It is normal on construction projects, especially large ones, for contractor’s payment requests to be verified by project managers or engineers on the lender’s behalf.
This acts as a ‘check and balance’ to ensure contractors only receive funds that they are entitled to for work completed. This is especially important during the latter stages of major projects, such as Baha Mar’s, when the majority of available financing has already been drawn down, so as to prevent the credit running out.
Tribune Business revealed last month that China Construction America slowed down its work rate in the run-up to the planned March 27 opening due to a payment dispute over the sum it believed was due for February 2015 work.
This newspaper was yesterday given more details about that revelation, with Prime Minster Perry Christie asking senior China Construction America executive, Tiger Wu, to repeat his remarks to make sure he had heard them correctly.
The payment dispute surfaced during a meeting at the Prime Minister’s Office, which was also attended by deputy prime minister Philip Davis; minister of state for investments, Khaalis Rolle; Baha Mar chairman Sarkis Izmirlian; China Construction America representatives; the Chinese Ambassador to the Bahamas; and a host of Ministry of Works personnel.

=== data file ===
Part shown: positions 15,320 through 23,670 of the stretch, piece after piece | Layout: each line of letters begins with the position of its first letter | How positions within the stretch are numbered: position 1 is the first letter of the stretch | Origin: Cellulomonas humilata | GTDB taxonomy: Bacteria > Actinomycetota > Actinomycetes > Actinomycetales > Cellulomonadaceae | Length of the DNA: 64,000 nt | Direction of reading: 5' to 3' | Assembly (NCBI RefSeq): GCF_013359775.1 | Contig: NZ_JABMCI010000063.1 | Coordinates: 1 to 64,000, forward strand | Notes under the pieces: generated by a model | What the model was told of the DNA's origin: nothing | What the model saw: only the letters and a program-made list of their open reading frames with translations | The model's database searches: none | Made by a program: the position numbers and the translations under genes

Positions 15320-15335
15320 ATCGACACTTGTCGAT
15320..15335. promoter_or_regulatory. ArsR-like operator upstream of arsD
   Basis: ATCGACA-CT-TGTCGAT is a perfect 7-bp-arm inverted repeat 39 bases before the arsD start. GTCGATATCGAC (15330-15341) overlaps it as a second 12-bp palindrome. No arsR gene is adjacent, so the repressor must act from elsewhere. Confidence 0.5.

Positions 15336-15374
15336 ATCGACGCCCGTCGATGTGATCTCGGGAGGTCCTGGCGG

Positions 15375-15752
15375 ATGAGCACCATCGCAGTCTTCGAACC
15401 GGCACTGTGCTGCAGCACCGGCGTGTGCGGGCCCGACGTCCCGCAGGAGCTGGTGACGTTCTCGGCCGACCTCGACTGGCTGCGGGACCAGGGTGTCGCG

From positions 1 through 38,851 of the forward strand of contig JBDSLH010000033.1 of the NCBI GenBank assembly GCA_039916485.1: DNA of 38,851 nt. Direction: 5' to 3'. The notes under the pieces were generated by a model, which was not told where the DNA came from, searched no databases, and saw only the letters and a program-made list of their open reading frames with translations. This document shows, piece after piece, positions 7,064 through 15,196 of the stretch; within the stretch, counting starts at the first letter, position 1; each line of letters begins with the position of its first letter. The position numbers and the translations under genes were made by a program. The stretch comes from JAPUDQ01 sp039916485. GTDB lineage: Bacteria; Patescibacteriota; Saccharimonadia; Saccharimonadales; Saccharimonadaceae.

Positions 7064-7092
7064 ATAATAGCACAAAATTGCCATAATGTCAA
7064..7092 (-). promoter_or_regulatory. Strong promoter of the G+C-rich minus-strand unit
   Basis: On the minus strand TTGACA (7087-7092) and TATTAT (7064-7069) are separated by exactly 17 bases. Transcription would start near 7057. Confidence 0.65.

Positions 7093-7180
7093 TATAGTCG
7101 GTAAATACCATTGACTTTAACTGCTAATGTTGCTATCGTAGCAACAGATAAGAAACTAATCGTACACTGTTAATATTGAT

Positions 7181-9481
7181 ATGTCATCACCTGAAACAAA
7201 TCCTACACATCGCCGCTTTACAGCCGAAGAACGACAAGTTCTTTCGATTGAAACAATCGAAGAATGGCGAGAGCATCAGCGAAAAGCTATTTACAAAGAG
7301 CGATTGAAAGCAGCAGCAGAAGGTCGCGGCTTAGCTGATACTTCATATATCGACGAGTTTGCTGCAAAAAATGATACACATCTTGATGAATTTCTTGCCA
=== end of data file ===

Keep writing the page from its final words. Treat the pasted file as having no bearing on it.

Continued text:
Mr Christie is understood to have told China Construction America’s representatives that the issue went beyond a simple payment dispute, given the high stakes involved for all parties involved, not least the Bahamian economy and people, and Chinese-Bahamian relations.
“China Construction America think they need to be paid, and are slowing down the project until they get paid,” a Tribune Business source said yesterday, adding that this had resulted in “a Mexican stand-off” between the two parties unless they could compromise.
Daniel Liu, China Construction’s Bahamas-based senior vice-president, did not return Tribune Business’s e-mail seeking comment yesterday.
However, the parties involved in the dispute all have much to lose. The Izmirlian family is ‘on the hook’ to fulfill its promises to finish Baha Mar and get it open before the development becomes too heavy a financial burden.
As for China Construction America, its reputation, too, is on the line given that Baha Mar is intended to be the ‘showcase project’ that will win it similar jobs in the Western Hemisphere.
As for the Christie administration, while the British Colonial Hilton project may give it some leverage over China Construction America, it cannot afford to push too aggressively and alienate Beijing, given that it is relying on the Chinese to finance much of its economic plans and, possibly, its re-election prospects in 2017.
Mr Christie, speaking at yesterday’s opening of The Island House hotel, suggested he had made some progress in mediating a solution to the dispute.
Those who are potentially most impacted by the situation, especially if it drags on, are Baha Mar’s several thousand existing and future hires, plus this nation’s tourism brand.
While it is likely that the Prime Minister discussed Baha Mar with Genting last week, and may have encouraged it to look at the project again, any deal is likely some way off.